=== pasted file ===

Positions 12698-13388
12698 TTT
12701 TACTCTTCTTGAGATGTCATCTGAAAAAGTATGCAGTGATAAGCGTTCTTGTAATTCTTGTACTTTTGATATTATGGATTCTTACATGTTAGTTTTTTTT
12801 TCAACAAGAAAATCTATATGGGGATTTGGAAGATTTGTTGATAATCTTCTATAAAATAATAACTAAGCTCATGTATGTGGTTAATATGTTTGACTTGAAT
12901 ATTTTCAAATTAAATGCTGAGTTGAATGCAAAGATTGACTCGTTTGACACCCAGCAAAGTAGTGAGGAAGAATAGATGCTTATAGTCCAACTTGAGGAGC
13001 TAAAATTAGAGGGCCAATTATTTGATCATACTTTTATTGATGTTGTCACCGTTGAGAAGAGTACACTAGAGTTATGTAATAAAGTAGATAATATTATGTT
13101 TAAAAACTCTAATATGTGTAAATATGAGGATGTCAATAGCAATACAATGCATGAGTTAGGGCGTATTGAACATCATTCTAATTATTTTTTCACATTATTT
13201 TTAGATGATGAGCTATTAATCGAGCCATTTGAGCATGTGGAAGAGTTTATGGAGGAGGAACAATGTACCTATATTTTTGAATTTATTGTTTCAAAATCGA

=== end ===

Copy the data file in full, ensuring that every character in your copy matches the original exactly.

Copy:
Positions 12698-13388
12698 TTT
12701 TACTCTTCTTGAGATGTCATCTGAAAAAGTATGCAGTGATAAGCGTTCTTGTAATTCTTGTACTTTTGATATTATGGATTCTTACATGTTAGTTTTTTTT
12801 TCAACAAGAAAATCTATATGGGGATTTGGAAGATTTGTTGATAATCTTCTATAAAATAATAACTAAGCTCATGTATGTGGTTAATATGTTTGACTTGAAT
12901 ATTTTCAAATTAAATGCTGAGTTGAATGCAAAGATTGACTCGTTTGACACCCAGCAAAGTAGTGAGGAAGAATAGATGCTTATAGTCCAACTTGAGGAGC
13001 TAAAATTAGAGGGCCAATTATTTGATCATACTTTTATTGATGTTGTCACCGTTGAGAAGAGTACACTAGAGTTATGTAATAAAGTAGATAATATTATGTT
13101 TAAAAACTCTAATATGTGTAAATATGAGGATGTCAATAGCAATACAATGCATGAGTTAGGGCGTATTGAACATCATTCTAATTATTTTTTCACATTATTT
13201 TTAGATGATGAGCTATTAATCGAGCCATTTGAGCATGTGGAAGAGTTTATGGAGGAGGAACAATGTACCTATATTTTTGAATTTATTGTTTCAAAATCGA